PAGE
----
Kred Adds Facebook to Its Influence Score

People who spend more time on Facebook than Twitter might find themselves with more Kred. The social influence site announced this morning that it will now include Facebook activity in its scoring system.

Launched in 2011, Kred has been using the Twitter firehose to track and analyze tweets from all over the world. The service is more transparent than its competitor, Klout, because it shows the content of individual tweets.

Unlike Twitter, where information like bio data, hashtags and keywords are publicly available, Facebook is a closed network. “On Twitter, it’s a little easier to understand,” said Kred CEO Andrew Grill over the phone.

On Kred, private content from Facebook will only be visible to the user. Said Kred’s Shawn Roberts, “Privacy is still very important to us.”

Now that the Kred score includes Facebook profiles, anyone willing to log in with their information can also have their activity on Facebook – such as friendships, comments, and likes – factored into their scores. Because the scores are cumulative, adding Faceboook activity will most likely make them higher, although “Facebook updates are not as frequent,” Grill pointed out.

The Kred score includes two numbers for influence and outreach, with a third facet of community. Influence has to do with how often a users’ content is shared by others and how influential those followers are, while outreach measures the user’s generosity by how often they comment on and share other people’s content. Community is about comparing people to others with similar interests.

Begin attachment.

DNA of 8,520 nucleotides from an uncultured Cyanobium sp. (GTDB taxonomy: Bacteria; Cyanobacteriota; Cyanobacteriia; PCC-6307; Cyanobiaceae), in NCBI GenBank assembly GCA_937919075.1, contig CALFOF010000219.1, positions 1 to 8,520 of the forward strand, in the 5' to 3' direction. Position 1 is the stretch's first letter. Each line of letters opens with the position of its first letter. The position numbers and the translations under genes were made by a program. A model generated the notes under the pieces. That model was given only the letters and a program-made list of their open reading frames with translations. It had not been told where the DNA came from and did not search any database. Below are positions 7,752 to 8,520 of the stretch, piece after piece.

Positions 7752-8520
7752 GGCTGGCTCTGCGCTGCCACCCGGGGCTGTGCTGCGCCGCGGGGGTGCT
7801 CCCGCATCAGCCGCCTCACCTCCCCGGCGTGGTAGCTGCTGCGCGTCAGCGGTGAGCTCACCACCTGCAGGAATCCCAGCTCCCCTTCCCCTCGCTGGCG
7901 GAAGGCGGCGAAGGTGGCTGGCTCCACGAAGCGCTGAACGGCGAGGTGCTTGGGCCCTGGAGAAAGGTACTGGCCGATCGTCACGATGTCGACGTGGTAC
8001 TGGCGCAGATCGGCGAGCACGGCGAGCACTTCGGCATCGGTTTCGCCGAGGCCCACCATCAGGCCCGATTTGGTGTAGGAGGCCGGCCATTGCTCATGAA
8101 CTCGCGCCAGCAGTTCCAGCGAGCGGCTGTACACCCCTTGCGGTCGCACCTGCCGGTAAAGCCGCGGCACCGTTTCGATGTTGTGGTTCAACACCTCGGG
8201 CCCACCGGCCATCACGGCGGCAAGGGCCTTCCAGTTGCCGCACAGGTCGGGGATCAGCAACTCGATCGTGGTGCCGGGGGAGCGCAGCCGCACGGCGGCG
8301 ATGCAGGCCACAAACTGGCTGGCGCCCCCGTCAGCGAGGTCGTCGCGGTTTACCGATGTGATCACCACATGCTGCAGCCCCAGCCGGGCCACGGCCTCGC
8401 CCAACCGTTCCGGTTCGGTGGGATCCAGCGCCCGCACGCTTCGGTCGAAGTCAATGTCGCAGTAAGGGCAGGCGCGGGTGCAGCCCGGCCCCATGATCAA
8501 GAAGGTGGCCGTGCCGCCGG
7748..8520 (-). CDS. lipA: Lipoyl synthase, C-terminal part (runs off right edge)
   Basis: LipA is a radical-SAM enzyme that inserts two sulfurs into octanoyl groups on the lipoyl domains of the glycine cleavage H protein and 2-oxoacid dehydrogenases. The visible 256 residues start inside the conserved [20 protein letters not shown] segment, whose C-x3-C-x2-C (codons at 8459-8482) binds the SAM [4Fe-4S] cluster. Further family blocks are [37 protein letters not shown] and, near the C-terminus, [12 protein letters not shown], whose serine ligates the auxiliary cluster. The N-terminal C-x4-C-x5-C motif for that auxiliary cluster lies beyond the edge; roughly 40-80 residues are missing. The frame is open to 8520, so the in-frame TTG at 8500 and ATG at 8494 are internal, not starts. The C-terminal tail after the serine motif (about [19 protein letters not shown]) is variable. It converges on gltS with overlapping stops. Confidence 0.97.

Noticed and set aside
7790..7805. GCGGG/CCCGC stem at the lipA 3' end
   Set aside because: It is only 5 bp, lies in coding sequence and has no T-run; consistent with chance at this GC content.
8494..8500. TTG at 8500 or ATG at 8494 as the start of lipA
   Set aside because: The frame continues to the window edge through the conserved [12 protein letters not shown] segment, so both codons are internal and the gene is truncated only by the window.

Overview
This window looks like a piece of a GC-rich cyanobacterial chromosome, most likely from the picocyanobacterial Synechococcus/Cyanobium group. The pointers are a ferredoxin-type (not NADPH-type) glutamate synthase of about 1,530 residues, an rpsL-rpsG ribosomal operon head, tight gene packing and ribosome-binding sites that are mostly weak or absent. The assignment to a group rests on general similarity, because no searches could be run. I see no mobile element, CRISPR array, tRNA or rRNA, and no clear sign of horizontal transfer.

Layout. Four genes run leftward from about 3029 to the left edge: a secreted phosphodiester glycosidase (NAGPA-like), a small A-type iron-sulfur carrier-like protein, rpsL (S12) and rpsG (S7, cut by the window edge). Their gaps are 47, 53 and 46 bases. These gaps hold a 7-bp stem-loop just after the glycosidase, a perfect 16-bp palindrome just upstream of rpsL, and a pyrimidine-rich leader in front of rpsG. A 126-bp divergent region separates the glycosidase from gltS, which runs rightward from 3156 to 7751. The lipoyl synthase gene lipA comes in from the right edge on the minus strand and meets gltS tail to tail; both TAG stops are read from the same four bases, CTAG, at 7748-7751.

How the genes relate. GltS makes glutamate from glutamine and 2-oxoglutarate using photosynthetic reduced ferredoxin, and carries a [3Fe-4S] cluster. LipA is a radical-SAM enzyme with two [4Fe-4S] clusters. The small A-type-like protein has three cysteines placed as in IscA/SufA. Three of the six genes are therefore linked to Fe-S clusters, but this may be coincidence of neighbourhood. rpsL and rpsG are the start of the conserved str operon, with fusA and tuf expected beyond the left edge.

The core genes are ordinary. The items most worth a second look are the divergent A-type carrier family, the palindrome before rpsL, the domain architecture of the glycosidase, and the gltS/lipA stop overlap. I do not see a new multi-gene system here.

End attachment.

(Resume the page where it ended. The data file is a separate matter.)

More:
This last part is what Grill feels is the most valuable aspect of the business for the brands who use the influence scores to find evangelists for their products. The “unsigned bloggers are the hardest to find” on the Web, he said, but they are the “easiest to find with Kred.”

“Brands like to have some control,” said Grill, which is why Kred provides them with a list of people they think are influential within a specific community and lets the brands choose whether or not to offer them swag. “Just because you’re popular and noisy, doesn’t mean you’re a good fit for the product,” he added.

The next move for the company might not be Pinterest or Tumblr, but B2B networks like Yammer. According to Grill, companies with multiple teams spread out all over the world will be able to analyze their company chatrooms to find knowledgable people whom they can recruit for particular projects. Ultimately, said Grill, Kred is about finding people who are “authentic and passionate about product and community.”